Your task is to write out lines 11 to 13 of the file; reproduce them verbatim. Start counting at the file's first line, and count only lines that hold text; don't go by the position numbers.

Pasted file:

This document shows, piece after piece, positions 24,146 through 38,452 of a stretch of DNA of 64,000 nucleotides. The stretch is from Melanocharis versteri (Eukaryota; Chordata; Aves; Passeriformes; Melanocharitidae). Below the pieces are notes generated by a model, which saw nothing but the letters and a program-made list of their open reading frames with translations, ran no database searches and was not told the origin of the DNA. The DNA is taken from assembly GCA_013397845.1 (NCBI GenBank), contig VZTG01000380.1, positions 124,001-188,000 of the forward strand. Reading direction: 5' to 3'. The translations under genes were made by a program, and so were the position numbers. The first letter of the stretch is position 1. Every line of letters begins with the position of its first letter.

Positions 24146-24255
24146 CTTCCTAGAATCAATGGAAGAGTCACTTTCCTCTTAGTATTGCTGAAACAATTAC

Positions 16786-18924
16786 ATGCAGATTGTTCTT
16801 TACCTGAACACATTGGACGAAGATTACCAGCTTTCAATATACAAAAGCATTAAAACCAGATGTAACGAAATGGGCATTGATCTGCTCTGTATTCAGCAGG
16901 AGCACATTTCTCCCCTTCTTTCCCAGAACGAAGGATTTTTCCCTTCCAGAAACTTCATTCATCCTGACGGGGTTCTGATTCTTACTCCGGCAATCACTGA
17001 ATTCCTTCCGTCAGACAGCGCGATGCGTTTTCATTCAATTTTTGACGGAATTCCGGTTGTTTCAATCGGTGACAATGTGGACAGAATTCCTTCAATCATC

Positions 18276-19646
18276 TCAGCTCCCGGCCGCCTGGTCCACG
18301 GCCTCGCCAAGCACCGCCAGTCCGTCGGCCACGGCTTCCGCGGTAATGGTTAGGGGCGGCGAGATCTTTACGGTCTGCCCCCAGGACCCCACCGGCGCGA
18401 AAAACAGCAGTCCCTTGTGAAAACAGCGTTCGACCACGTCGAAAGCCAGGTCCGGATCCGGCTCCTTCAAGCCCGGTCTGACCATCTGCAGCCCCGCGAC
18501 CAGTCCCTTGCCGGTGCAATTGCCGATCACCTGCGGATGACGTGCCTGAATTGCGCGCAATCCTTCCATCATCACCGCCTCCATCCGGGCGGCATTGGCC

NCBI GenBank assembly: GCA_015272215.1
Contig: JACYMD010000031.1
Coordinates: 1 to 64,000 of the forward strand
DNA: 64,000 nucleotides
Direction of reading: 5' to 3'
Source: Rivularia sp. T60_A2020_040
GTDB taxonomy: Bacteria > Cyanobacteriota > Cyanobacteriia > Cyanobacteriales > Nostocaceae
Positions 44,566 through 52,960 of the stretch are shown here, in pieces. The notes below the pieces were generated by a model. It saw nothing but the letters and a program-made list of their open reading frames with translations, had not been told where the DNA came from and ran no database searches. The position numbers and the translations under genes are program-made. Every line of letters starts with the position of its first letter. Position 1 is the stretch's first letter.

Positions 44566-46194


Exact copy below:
18301 GCCTCGCCAAGCACCGCCAGTCCGTCGGCCACGGCTTCCGCGGTAATGGTTAGGGGCGGCGAGATCTTTACGGTCTGCCCCCAGGACCCCACCGGCGCGA
18401 AAAACAGCAGTCCCTTGTGAAAACAGCGTTCGACCACGTCGAAAGCCAGGTCCGGATCCGGCTCCTTCAAGCCCGGTCTGACCATCTGCAGCCCCGCGAC
18501 CAGTCCCTTGCCGGTGCAATTGCCGATCACCTGCGGATGACGTGCCTGAATTGCGCGCAATCCTTCCATCATCACCGCCTCCATCCGGGCGGCATTGGCC